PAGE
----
Matthew Keys, a controversy-plagued deputy social media editor at
Thomson Reuters, tweeted today that he was fired by the news organization.
His name has not been associated of late with best journalistic practices.
Keys, 26, a one-time web producer for a Tribune Co. Sacramento TV station, was charged last month with helping folks associated with the computer group Anonymous hack into the L.A. Times and change a headline in 2010.
Last week, he was mentioned in a number of stories about social media missteps in the wake of the Boston Marathon explosions.
Most of the focus was on Reddit, the popular site where users generate the content. Reddit users mistakenly named a missing Brown University student as one of the Boston bombers. In the process, they inflicted emotional distress on an already suffering family. (Today, my colleague Andrea Chang reported, Reddit issued a heartfelt apology on its "front page.")
But Keys had made the same mistake as Reddit's amateurs, tweeting on Thursday, "Dispatcher: Suspect 2 is missing Brown University student Sunil Tripathi."
According to Philip Bump of The AtlanticWire, Keys' Twitter account was not considered an official Reuters account, as he had been suspended with pay in connection with the hacking charges and was due in court this week.
Sunday, Keys posted a defensive letter about the tweets on his Facebook page. It began: "Dear Every Writer or Editor Who Has Used My Name In a Critical Piece About The Boston Marathon and Scanner Traffic These Past Few Days."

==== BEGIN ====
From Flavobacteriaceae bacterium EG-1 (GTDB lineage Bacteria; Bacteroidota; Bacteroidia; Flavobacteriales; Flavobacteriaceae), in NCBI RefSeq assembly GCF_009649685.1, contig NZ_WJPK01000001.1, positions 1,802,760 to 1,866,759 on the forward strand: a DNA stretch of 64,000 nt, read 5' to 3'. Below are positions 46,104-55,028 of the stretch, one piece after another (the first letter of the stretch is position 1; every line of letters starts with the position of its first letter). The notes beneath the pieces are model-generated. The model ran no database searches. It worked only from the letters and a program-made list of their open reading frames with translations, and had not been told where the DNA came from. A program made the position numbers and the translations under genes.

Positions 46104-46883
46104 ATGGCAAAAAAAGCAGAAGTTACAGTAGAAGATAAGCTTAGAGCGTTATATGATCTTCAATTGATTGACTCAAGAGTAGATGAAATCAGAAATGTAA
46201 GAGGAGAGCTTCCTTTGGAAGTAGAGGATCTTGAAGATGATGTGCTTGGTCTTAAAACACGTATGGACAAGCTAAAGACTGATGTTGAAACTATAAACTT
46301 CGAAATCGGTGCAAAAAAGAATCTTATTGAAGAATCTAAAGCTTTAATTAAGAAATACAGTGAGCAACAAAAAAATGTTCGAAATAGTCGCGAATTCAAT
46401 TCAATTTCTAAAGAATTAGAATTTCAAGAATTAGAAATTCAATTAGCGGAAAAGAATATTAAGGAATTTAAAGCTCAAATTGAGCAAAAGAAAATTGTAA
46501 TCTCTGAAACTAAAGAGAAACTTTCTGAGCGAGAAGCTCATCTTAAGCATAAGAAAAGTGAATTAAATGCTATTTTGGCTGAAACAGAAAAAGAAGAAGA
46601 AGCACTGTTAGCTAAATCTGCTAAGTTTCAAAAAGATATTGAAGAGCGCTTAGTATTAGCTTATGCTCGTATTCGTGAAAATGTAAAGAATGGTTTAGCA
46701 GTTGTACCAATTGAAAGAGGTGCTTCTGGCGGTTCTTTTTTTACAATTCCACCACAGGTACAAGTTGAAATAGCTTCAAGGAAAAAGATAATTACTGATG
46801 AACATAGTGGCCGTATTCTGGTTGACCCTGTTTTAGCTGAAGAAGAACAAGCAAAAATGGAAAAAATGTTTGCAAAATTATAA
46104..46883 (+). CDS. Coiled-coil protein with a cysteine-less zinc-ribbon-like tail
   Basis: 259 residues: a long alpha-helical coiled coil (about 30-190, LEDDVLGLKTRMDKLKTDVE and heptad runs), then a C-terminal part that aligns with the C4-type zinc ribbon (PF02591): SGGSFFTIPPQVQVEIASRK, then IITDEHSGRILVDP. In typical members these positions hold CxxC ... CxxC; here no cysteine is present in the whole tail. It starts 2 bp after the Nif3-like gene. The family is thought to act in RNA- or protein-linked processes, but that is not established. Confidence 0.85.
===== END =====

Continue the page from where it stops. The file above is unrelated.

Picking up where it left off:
He noted that other social media sites had committed similar errors, and that the "Boston Police Department never put out a press release, nor did they publish a tweet, asking people not to publish information they heard over emergency scanner traffic."
It's not helpful to have an employee under a criminal cloud for activities related to hacking. But a news organization with the power, reputation and reach of Thomson Reuters cannot allow a deputy social media editor or any other kind of editor to evade journalistic responsibility by simply blaring to his 35,439 followers what kind of tips cops are exchanging on their scanners. This is a basic tenet of newsgathering, whether or not the police department in question has addressed the issue in a press release.
It is not clear why Reuters fired Keys, though it would appear he gave them plenty of cause to reconsider his value to their organization. He told Politico that his bosses objected to his coverage of the explosions last week and did not mention his indictment today when they let him go.
"I clearly do not agree with the reasons Reuters cited as the termination of my employment," he told the Times' Joseph Serna today in an email, and added he would elaborate later.
In the aftermath of Boston, most journalists will be doing some hard thinking about how we use social media to glean and disseminate information during a breaking news event. We will look at our mistakes, figure out what we did wrong and how we can avoid them the next time a horrific and fast-moving news event puts us to the test.
At minimum, if this guy pops up again in the news business, he needs a few lessons in journalism basics before he strikes (a keyboard) again.
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